Like Parisians who sip wine on sidewalk patios during pleasant weather and Americans who seek out comfort food when the weather gets chilly, visitors to and locals living in Kiev, Ukraine are immersed in a burgeoning cafe culture, which has grown exponentially over the last couple of years. Not very long ago, it was hard to come by a place to linger over a latte or bowl of borscht, but cafes today welcome people on nearly every street corner for only a fraction of the price of what is found in Paris, New York and dozens of other popular cities.
Cozy, warm and decorated with abstract animal prints, The Blue Cup’s inviting atmosphere practically begs patrons to have long, leisurely conversations over hearty bowls of soup and order several cups of coffee before moving on. Known locally for its generous coffee menu, patrons have their choice of everything from a classic cappuccino to a lavender latte—and the flat white is one of the best in the city.
The Blue Cup has figured out the perfect recipe for comfort food. The quiches and creamy soups are particularly good. And don’t forget to leave room for dessert: the tarts are overflowing with filling and have a thin, crunchy layer of fresh dough holding them together. In the summer, take advantage of the outdoor seating The Blue Cup sets up outside its front door.
It’s very possible to walk right past this cafe, which almost disappears into the landscape amongst the market vendors hawking produce and meat on the street out front. But stepping inside, guests are wrapped up in a cozy atmosphere outfitted with bookshelves stacked with colorful tomes, overstuffed chairs and a back dining room brimming with plants and caged birds. Pulling a chair up to a table at Lyubimy Dyadya feels like sitting down with the family, which makes sense since the name translates to “beloved uncle.”
The menu is a great mix of European dishes plus influences from Morocco, the Mediterranean, Israel and beyond. Though open all day, Lyubimy Dyadya is particularly popular for breakfast (served 8 a.m.-noon Monday-Friday) and brunch (served 10 a.m.-2 p.m. Saturday and Sunday). Get a protein fix with one of the cafe’s well-flavored egg dishes: the morning salad with quinoa and poached egg features a great mix of fresh veggies and herbs with a slightly sweet kick from dried cranberries and the shakshuka (two eggs served in a spicy tomato sauce with tahini and fresh cilantro) is among the best plates on the menu. Regardless of what you choose to eat for a main course, you should order a serving of pita bread, which is worth a stop at Lyubimy Dyadya in and of itself.
Druzi first opened its doors on the popular Andriivsky descent right next to one of the city’s popular youth hostels, so there’s always been a bit of an international vibe bounce between its walls. However, Druzi (which means “friends” in Ukrainian) has become so popular that it just opened its third location, and each cafe is easily accessible, true to its come-as-you-are atmosphere and stacked with books, table games and conversation pieces.
The menu features local favorites like varenyky (the Ukrainian version of dumplings) and colorful, creative dishes such as Dutch pancakes with tropical fruit topping, burgers (both meat-friendly and vegetarian options) and open-faced sandwiches and salads splashed with seasonal vegetables. On a cold day, opt for the cheese soup. On a hot day, the grapefruit mint smoothie will refresh.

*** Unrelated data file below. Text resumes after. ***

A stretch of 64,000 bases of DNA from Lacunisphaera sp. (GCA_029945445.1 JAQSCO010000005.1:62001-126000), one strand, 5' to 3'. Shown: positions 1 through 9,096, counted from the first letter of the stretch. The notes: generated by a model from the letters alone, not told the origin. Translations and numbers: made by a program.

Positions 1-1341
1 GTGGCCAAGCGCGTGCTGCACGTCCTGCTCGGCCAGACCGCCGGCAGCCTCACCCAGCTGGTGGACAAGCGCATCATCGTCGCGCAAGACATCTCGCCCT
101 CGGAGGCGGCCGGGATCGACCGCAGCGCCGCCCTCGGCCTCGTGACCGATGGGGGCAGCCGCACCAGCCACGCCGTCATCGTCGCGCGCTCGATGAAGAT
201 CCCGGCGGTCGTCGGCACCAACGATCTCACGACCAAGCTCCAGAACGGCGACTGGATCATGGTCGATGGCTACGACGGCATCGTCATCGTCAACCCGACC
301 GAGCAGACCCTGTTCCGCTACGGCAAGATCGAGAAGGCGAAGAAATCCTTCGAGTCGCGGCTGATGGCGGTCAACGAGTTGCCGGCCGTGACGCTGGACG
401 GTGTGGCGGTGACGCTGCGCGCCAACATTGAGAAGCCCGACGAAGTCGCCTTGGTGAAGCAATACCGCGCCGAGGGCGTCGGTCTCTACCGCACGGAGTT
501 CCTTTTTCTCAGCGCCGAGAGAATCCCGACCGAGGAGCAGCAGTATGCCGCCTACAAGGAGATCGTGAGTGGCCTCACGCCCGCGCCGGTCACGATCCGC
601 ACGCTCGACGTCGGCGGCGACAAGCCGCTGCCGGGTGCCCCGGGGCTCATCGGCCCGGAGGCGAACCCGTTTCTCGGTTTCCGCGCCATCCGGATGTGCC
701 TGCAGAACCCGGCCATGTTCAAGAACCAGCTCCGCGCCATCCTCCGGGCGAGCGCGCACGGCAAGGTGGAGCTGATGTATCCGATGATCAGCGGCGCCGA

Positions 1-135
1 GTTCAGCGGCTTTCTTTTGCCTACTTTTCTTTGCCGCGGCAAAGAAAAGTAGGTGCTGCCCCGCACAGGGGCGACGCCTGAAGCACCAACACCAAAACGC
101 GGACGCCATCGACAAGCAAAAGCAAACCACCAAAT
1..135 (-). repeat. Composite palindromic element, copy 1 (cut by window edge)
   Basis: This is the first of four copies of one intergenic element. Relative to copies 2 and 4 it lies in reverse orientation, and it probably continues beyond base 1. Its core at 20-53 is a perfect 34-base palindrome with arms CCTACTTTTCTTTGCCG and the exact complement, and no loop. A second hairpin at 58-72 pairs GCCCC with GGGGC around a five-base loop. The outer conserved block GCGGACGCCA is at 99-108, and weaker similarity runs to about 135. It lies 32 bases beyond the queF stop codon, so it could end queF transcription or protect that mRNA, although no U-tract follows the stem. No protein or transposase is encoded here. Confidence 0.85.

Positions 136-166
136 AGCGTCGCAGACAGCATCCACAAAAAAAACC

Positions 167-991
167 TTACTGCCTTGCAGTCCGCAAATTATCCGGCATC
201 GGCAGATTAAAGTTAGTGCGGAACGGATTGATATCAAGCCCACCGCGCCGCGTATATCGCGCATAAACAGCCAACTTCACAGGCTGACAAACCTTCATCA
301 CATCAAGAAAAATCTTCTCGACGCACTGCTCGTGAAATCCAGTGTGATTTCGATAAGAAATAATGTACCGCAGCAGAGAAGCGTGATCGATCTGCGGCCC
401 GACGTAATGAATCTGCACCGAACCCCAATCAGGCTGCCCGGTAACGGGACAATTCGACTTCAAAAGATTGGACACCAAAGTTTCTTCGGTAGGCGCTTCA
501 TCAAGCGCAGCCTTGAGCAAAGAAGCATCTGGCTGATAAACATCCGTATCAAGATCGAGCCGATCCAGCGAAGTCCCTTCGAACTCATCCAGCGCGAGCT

This chic cafe and coffee bar (pictured at top) has three locations in Kiev, the best-known of which is on the sixth floor of the Pinchuk Art Center. Outfitted in modern décor, it is a hot spot for co-working locals and live events open to the public. First and foremost, One Love is known for its extensive selection of coffee, including Chemex, Kalita, Aeropress and V60 pour-over options, and a well-trained staff who excel at the perfect pour. Beyond caffeinated beverages, One Love’s drink menu is filled with fresh juices, teas, spirits and wines.
Breakfast is served all day—the couscous with pear and honey and cheese pancakes are particularly delicious—and there is also an ample array of appetizers, quiches and salads. Don’t forget to order dessert; with a list of sweet treats almost as long as the rest of the food menu, there’s something for everyone.
Perhaps the best vegetarian cafe in all of Kiev, Imbir is known for its relaxing atmosphere. The cuisine served here is based on vedic cooking, which is food meant to nourish the body, soul and mind, and many items on the menu can be prepared as vegan. Though many dishes skew toward Indian flavors—samosas with spinach and paneer, curry vegetables with coconut milk—many others do not. The potato and zucchini pancakes served with sour cream are a traditional Ukrainian dish, and the variety of salads are typical of many cafes. Top off a meal with one of the fresh berry teas.
Lined with bookshelves packed with literature on philosophy, psychology and spirituality (most of it in Ukrainian and Russian), Imbir’s vibe definitely moves beyond the menu. Patrons sit in overstuffed chairs, and gentle lighting makes the cafe feel more like a friendly dining room than restaurant. In the back, there is a small area where organic products, aromatic oils and other similar items are on sale.
JoAnna Haugen is a full-time freelance writer and American expat who currently calls Kyiv, Ukraine home.